# Concept of the pigeonhole principle

This question applies with the so called "infinite" pigeonhole principle. Why is it possible to construct a one-one function out of two sets where the codomain has a length smaller than the length of the domain?

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Hurkyl
Staff Emeritus
Gold Member
Could you go into a lot more detail? It's hard to answer appropriately if I don't know just where you're confused.

The only measure of "size" that matters for one-to-one functions is cardinality.

matt grime
Homework Helper
"length" what does that mean in this context?

Hello...

This is what I understood so far...

I was able to find that in the infinite case, "If n holes contains an infinite number of points, then at least one of the holes contain an infinite number. In particular, if the holes are labeled or ordered from 1 to n, then there must be a first hole with infinitely many points in it."

What confuses me is regarding whether this concept I have researched applies to a one-one function...

I was thinking of cramming Q+, the positive rationals into N the natural numbers with space left over to do it infinitely more times. Let p/q always be a reduced fraction in Q+ and define the map Q+--->N;p/q--->(2^p)(3^q). I can know that
this is a 1-1 map by the fundamenntal theorem of arithmetic. (unique prime
factorization) and no number that has any other prime in it's decomposition
other than 2 or 3 is in the range.

Also, I can construct a cartesian plane with all the values of y between -1 and 1, exclusively, ie., (-1,1) and all the values of x indefinitely. From here, I can assigned a one-one function in which every value in x corresponds to a unique value of y.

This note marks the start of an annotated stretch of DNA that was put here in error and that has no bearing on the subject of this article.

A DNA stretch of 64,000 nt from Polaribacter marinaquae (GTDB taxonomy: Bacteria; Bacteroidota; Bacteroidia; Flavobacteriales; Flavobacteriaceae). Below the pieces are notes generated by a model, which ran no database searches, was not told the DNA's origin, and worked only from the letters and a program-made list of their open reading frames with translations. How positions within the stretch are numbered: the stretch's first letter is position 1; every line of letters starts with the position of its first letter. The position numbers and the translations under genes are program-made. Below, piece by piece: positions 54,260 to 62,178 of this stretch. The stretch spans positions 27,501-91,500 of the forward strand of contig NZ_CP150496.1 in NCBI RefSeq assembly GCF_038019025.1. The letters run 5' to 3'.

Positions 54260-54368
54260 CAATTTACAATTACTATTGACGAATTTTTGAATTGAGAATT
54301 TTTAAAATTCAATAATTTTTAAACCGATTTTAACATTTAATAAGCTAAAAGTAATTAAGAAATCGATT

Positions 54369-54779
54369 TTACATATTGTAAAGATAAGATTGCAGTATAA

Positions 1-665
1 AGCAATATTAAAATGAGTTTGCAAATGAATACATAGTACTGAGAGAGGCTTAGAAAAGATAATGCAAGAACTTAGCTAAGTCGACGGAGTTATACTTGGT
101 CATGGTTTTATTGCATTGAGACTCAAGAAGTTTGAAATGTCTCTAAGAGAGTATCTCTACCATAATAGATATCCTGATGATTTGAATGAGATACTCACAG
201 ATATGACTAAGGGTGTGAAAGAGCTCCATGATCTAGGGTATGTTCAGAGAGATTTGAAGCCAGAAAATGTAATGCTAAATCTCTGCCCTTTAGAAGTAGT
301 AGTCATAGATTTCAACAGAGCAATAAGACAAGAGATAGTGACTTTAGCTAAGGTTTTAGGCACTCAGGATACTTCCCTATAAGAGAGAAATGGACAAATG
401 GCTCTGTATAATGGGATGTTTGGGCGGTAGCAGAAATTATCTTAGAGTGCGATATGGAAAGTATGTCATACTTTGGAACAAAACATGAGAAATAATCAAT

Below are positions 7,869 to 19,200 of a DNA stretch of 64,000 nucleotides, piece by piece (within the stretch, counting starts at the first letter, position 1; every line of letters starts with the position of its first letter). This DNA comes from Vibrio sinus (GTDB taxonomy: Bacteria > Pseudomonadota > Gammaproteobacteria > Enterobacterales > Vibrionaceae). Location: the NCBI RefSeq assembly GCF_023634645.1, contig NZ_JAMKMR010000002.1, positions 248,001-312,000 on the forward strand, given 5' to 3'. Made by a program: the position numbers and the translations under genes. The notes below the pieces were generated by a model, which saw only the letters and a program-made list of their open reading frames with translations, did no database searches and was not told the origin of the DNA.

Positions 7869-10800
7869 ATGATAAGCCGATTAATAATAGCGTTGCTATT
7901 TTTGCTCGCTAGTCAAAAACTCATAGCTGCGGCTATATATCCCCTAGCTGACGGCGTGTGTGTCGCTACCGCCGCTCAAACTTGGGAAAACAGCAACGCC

Length here, is not that important since it doesnt determine size of the interval, since the interval will always have infinitely many points...

irony of truth said:
This is what I understood so far...

I was able to find that in the infinite case, "If n holes contains an infinite number of points, then at least one of the holes contain an infinite number. In particular, if the holes are labeled or ordered from 1 to n, then there must be a first hole with infinitely many points in it."
You can also think it of as an infinite set broken into a finite number of subsets, then one of the subsets must be an infinite set.

What confuses me is regarding whether this concept I have researched applies to a one-one function...
Pardon?

I was thinking of cramming Q+, the positive rationals into N the natural numbers with space left over to do it infinitely more times. Let p/q always be a reduced fraction in Q+ and define the map Q+--->N;p/q--->(2^p)(3^q). I can know that
this is a 1-1 map by the fundamenntal theorem of arithmetic. (unique prime
factorization) and no number that has any other prime in it's decomposition
other than 2 or 3 is in the range.
? Whats the problem ?

Also, I can construct a cartesian plane with all the values of y between -1 and 1, exclusively, ie., (-1,1) and all the values of x indefinitely. From here, I can assigned a one-one function in which every value in x corresponds to a unique value of y.
Yes this is true, it follows from the schroeder-bernstein theorem. It goes to show how dense the set of (-1,1) can be.

-- AI